Renal disease and essential hypertension. As stated previously (Gillanders, 1951), a raised arterial blood pressure was not unusual when the patient was in congestive failure, but [the blood pressure] returned to normal level with clinical improvement. In no case were significant histological renal lesions observed. In the older patients, minimal vascular changes were found, which were not diagnostic of former hypertension but were consistent with increasing age. Bell (1950) found similar lesions in 90 percent of kidneys of patients with normal blood pressure [who died] in the fifth decade. Nor do we regard the hydatid cyst from Case 7 important in this respect, since the patient was not hypertensive in life. Classical concentric hypertrophy of the left ventricle was never observed. Although hypertrophy of the right ventricle occurs in prolonged left ventricular failure, in our series dilatation and hypertrophy of this ventricle appeared to occur concomitantly with that of the left. This was so by both clinical and pathological criteria.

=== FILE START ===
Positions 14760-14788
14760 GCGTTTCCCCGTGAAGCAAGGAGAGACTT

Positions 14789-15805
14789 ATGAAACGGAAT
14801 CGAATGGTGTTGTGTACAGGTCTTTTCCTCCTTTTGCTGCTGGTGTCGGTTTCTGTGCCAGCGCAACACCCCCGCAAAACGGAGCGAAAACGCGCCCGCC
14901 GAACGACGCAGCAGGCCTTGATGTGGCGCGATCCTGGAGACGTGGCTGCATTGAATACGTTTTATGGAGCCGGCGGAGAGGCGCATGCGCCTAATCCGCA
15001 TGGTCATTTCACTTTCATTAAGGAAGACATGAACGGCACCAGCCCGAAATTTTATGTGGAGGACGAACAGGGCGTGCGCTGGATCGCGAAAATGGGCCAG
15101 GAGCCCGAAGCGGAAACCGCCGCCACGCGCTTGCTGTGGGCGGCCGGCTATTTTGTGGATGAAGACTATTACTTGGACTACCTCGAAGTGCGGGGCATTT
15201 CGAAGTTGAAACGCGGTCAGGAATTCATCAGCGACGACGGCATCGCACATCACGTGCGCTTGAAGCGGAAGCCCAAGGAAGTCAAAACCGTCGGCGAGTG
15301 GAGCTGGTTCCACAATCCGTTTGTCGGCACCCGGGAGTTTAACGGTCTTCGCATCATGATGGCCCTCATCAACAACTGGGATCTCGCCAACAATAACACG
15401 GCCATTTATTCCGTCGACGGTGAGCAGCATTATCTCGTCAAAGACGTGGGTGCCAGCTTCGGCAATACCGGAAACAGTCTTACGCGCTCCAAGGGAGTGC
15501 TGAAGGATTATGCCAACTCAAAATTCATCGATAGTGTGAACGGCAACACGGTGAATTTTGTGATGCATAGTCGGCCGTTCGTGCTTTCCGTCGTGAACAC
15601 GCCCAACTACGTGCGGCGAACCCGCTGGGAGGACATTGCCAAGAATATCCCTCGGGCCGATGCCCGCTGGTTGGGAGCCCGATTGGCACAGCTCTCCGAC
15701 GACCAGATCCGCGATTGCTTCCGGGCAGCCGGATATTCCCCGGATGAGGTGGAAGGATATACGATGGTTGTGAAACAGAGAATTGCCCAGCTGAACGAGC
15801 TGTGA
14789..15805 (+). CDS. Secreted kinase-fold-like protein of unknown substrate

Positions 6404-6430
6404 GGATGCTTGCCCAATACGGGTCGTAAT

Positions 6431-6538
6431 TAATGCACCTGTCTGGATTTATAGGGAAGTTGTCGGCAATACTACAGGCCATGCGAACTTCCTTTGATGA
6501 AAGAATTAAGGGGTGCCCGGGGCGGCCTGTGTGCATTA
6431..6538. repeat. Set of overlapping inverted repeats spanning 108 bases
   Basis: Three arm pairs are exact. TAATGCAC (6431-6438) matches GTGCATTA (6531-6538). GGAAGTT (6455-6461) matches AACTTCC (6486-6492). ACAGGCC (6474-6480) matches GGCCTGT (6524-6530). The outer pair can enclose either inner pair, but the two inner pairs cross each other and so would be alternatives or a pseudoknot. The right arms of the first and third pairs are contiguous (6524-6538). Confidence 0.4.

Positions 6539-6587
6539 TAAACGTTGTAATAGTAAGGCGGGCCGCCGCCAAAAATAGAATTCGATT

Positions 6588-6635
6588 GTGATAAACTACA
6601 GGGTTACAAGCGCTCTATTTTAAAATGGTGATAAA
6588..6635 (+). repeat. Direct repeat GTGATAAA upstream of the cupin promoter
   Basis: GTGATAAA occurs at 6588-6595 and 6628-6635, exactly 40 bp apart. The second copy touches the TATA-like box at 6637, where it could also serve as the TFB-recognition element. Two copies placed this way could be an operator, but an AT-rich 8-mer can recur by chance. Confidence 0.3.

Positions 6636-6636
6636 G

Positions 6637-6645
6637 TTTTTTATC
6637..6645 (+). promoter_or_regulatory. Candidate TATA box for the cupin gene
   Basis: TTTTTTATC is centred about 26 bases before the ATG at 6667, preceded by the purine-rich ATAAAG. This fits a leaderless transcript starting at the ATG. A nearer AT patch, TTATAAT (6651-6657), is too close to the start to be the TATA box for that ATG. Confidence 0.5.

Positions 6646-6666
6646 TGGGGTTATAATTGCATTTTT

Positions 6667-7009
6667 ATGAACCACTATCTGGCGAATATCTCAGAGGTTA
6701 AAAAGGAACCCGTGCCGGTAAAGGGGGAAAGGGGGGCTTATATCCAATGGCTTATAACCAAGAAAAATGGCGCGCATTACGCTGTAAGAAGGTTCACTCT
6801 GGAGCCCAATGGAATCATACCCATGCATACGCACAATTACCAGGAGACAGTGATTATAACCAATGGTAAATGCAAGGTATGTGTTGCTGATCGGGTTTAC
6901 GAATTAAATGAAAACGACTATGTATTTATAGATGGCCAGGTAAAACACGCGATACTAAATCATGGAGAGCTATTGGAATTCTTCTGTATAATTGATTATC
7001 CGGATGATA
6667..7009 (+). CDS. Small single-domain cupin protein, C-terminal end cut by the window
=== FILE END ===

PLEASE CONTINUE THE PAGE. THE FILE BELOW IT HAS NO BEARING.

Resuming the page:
Rheumatic carditis and other valvular diseases. No evidence of rheumatic carditis or other valvular lesions was found by gross and microscopic examination.
Chronic lung disease. The morbid anatomical appearance of the heart was not that of cor pulmonale. Apart from the minor, healed tuberculous lesions observed, no other evidence of primary lung disease was found. There was no sternal depression nor other thoracic deformity. The pulmonary vascular system was intact, and evidence of schistosomiasis was absent.
Syphilis. The serological tests for syphilis were negative, and no sign of this disease was found either clinically or at necropsy.
Glycogen storage disease. Most patients showed abnormalities of carbohydrate metabolism reminiscent of Von Gierke disease (Gillanders, 1951). In no case, however, did the histological findings simulate this disease, and abnormal glycogen storage was absent from heart muscle and liver cells. Further, excessive glycogen storage is essentially a disease of infancy or childhood.